Fasting also assists in an extremely important normalizing process called taste neuroadaptation. Most modern foods are not the normal foods of our species - they are foods that have been altered to create unnaturally intense taste responses. As a result, most of our modern foods are high in processed sugar, fat, and salt. Our taste buds adapt to these abnormal - but very appealing - foods, making whole natural foods less palatable by comparison.
Scientific evidence suggests that the re-sensitization of taste mechanisms can take between 30 and 90 days of avoiding overstimulating foods completely. This means that for several weeks, most people attempting this change will experience a reduction in eating pleasure. This requires more motivation - and more self-discipline - than many people can muster.
Fortunately, a properly supervised period of water-only fasting is a safe and effective way to very quickly re-sensitize taste mechanisms so that whole natural foods can be fully enjoyed. People report that after a fast, healthful foods taste better, and that they thoroughly enjoy their new diets.
Who Should Fast?
The decision to undertake a fast should be made in consultation with a knowledgeable physician, ideally one who is certified in fasting supervision. The ideal procedure is for the physician to review the patient’s medical history and perform a comprehensive physical examination, including appropriate laboratory and specialized diagnostic tests. They should then be reviewed with the patient, and appropriate recommendations made. These may include dietary and lifestyle changes, exercise programs, and, if indicated, fasting.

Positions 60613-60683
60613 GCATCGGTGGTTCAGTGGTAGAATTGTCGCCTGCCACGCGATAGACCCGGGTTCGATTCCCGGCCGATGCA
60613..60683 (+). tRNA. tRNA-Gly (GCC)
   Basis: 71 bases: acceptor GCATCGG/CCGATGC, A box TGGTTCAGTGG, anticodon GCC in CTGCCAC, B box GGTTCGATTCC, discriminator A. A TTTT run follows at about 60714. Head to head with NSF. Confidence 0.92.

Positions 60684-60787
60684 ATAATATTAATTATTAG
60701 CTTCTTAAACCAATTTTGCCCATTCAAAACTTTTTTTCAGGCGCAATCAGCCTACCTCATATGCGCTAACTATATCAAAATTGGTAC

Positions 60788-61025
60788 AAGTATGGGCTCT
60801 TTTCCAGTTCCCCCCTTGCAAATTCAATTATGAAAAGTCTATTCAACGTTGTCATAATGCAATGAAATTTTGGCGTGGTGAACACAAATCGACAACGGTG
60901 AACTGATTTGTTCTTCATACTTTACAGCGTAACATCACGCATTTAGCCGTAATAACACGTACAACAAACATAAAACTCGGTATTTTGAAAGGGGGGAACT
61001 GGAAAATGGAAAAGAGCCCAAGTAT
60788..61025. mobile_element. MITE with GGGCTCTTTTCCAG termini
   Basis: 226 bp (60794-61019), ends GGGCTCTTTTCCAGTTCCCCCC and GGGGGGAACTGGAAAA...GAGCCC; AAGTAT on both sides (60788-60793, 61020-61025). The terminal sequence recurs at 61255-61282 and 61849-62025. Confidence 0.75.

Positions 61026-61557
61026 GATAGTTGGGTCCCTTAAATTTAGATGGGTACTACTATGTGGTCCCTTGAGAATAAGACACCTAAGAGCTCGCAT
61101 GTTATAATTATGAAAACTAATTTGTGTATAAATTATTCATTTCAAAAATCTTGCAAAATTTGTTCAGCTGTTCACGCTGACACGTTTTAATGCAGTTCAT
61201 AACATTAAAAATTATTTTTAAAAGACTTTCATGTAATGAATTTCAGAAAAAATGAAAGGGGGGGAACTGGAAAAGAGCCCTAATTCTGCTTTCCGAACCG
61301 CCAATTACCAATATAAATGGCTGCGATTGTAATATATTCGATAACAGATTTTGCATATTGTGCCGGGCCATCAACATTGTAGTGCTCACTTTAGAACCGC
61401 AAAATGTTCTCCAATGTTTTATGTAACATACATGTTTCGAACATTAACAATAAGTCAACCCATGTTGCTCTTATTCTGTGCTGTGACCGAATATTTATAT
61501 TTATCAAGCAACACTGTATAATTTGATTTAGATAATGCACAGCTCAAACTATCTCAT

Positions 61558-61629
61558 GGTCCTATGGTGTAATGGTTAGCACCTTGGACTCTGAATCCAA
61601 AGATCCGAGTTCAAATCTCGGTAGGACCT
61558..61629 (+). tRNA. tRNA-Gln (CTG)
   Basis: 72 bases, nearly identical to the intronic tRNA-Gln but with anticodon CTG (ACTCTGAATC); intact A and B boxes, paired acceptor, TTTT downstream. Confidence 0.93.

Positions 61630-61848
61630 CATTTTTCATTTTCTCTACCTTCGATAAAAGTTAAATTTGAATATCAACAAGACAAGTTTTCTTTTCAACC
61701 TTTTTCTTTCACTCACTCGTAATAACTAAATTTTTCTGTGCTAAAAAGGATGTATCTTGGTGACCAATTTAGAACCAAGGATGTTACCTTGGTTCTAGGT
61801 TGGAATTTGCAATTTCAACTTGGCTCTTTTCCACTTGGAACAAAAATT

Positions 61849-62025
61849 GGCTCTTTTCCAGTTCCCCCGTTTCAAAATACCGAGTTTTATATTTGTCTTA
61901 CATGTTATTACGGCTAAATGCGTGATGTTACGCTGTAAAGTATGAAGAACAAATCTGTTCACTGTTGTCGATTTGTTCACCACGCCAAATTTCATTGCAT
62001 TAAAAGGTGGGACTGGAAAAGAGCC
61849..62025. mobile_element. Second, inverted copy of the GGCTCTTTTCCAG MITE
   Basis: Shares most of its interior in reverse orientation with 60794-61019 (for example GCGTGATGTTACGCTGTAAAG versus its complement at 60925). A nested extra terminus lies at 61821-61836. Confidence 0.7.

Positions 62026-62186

You do not need to be seriously ill to benefit from a supervised fast. A fast can be of great help if you want to make lifestyle changes to achieve improved health. Fasting for as few as five days often will dramatically shorten the time it takes to make the transition from a conventional diet and lifestyle (with all of the associated addictions, pains, fatigue, and disease) to the independent and energetic state associated with healthy living. People who undertake a fast in a supervised setting, tend to achieve health more quickly than those who attempt changes without a fast.
Where to Fast?
Once you have made a decision to fast, selecting a facility that will meet your requirements is essential. The facility should provide a conducive environment for undertaking a fast and be staffed by knowledgeable medical, psychological, and other therapeutic professionals as needed. When you start eating again, healthful meals should be provided. Ideally, the facility should also provide lectures or other educational programs on healthy living that will teach you how to continue living healthfully when you return home.
Taking the Next Step
Now that you have been introduced to the basic requirements of fasting, we encourage you to explore further and to obtain more detailed information on therapeutic fasting according to the health condition links to the right: Water-Only Fasting, Autoimmune Diseases, Cancer, Chronic Pain, Diabetes, Digestive Disorders, Hypertension, Obesity, and Other Health Conditions.
The articles and videos within this Medically Supervised Fasting section relate to water-only fasting. If you are interested to know more about Intermittent Fasting, click on the link here.
After the Fast
It is extremely important to understand that the processes of healing, repair, and maintenance continue long after the fast, but only if healthy diet and lifestyle practices are conscientiously and permanently adopted.
To learn more about how to support a healthy lifestyle after your fast, please go to the How to Get Well and Stay Well section.